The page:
A retired IAS officer, Shaktikanta Das was economic affairs secy during demonetisation, and faces a host of challenges left behind by Urjit Patel.
New Delhi: The Narendra Modi government Tuesday appointed former bureaucrat Shaktikanta Das as the 25th governor of the Reserve Bank of India.
Das has been appointed for a period of three years by the appointments committee of the cabinet, the government said in a statement.
He steps in to fill the position that fell vacant after the abrupt resignation of Urjit Patel Monday.
The face of demonetisation
A 1980 batch IAS officer of the Tamil Nadu cadre, Das retired as secretary of the Department of Economic Affairs in the Finance Ministry in May 2017. The soft-spoken bureaucrat held senior posts in the tenures of both the Congress-led UPA and the BJP-led NDA governments.
Das was the face of the government during the demonetisation drive, in his role as the economic affairs secretary. He worked closely with the RBI to streamline the printing of the new currency notes, and coordinated with other government departments to ensure adequate supply of notes across India.
Even after his retirement, Das has continued to find favour with the Modi government. He is the government’s sherpa (emissary) in the G-20, as well as a member of the 15th Finance Commission.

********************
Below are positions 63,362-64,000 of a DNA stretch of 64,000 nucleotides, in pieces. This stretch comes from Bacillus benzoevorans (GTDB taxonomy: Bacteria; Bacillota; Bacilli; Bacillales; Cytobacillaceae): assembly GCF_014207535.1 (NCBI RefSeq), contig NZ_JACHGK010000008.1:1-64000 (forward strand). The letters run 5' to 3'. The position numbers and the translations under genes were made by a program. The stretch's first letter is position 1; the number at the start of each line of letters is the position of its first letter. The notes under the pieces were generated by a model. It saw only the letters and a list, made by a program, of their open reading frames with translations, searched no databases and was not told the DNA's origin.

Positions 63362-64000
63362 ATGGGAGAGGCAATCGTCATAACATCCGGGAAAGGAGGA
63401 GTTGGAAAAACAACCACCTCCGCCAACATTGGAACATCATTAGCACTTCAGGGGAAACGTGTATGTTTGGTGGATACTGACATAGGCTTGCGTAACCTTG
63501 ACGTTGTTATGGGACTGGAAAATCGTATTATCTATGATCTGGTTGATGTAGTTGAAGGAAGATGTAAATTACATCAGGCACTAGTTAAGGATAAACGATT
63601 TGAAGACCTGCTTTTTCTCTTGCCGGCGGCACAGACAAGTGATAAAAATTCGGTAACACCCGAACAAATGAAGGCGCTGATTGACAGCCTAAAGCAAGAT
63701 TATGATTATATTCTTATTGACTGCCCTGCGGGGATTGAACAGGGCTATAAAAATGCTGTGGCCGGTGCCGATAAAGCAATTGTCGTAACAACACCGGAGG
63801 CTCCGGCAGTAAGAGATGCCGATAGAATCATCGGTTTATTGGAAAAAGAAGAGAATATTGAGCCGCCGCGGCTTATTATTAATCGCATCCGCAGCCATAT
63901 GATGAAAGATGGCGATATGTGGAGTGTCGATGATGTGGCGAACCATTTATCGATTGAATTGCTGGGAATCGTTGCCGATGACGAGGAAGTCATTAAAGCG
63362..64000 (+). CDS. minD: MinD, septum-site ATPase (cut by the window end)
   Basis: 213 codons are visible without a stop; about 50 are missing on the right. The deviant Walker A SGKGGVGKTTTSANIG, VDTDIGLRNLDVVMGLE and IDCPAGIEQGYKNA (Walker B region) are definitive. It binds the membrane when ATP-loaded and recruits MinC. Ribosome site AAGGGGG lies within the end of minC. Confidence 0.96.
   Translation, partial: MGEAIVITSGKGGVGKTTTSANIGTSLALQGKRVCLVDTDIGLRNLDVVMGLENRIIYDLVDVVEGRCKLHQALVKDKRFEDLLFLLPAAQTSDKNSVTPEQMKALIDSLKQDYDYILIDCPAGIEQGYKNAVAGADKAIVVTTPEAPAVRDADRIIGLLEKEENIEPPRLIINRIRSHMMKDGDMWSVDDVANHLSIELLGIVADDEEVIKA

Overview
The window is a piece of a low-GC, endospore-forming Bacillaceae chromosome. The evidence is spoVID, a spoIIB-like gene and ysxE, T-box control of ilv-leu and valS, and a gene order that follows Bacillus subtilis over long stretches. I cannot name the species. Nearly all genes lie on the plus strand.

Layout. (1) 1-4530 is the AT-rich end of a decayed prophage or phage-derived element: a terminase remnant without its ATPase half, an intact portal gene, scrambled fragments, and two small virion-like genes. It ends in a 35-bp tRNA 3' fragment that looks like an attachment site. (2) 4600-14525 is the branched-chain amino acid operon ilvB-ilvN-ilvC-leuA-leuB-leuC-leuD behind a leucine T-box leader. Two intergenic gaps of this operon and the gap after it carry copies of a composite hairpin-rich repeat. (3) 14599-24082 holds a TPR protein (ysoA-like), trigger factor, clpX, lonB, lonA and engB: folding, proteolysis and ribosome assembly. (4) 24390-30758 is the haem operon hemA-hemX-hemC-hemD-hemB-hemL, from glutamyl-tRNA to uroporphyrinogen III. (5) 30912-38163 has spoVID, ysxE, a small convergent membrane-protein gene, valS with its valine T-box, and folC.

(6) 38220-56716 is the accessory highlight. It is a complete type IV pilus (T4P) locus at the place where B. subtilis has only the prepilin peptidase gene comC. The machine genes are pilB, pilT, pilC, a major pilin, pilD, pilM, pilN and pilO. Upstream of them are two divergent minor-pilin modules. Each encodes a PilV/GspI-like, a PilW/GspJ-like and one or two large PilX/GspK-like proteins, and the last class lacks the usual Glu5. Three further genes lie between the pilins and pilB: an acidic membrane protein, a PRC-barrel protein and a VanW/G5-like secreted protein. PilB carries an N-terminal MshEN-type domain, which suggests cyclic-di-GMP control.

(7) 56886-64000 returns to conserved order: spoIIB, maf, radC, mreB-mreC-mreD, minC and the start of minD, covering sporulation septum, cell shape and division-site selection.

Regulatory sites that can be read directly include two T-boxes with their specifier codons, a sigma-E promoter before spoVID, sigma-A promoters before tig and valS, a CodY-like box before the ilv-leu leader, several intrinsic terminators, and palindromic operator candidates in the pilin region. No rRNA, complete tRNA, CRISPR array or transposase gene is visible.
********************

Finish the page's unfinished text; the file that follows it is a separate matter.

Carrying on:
Range of challenges
Das will face the challenge of preserving RBI’s autonomy while ensuring that contentious unresolved issues between the government and the RBI, like the transfer of surplus RBI reserves to the government and relaxation of lending norms for weak banks, are resolved amicably.
His appointment comes at a time when the relationship between the central bank and the government is at an all-time low over disagreements over a range of issues, including RBI’s autonomy, its inability to prevent the massive fraud allegedly perpetrated by jewellers Nirav Modi and Mehul Choksi, its lack of regulatory powers over state-run banks, and its unilateral decision to do away with restructuring schemes for stressed assets that adversely impacted bank balance sheets.
The government is also threatening to invoke Section 7 (1) of the RBI Act for issues concerning liquidity and relaxation of prompt corrective action framework for state-run banks.
Das has had multiple stints in the Finance Ministry in various capacities, and is well-versed with the functioning of many departments. That should work in his favour in navigating the tense relationship between the government and the central bank, and ensure better communication between the both — a key failing attributed to Patel.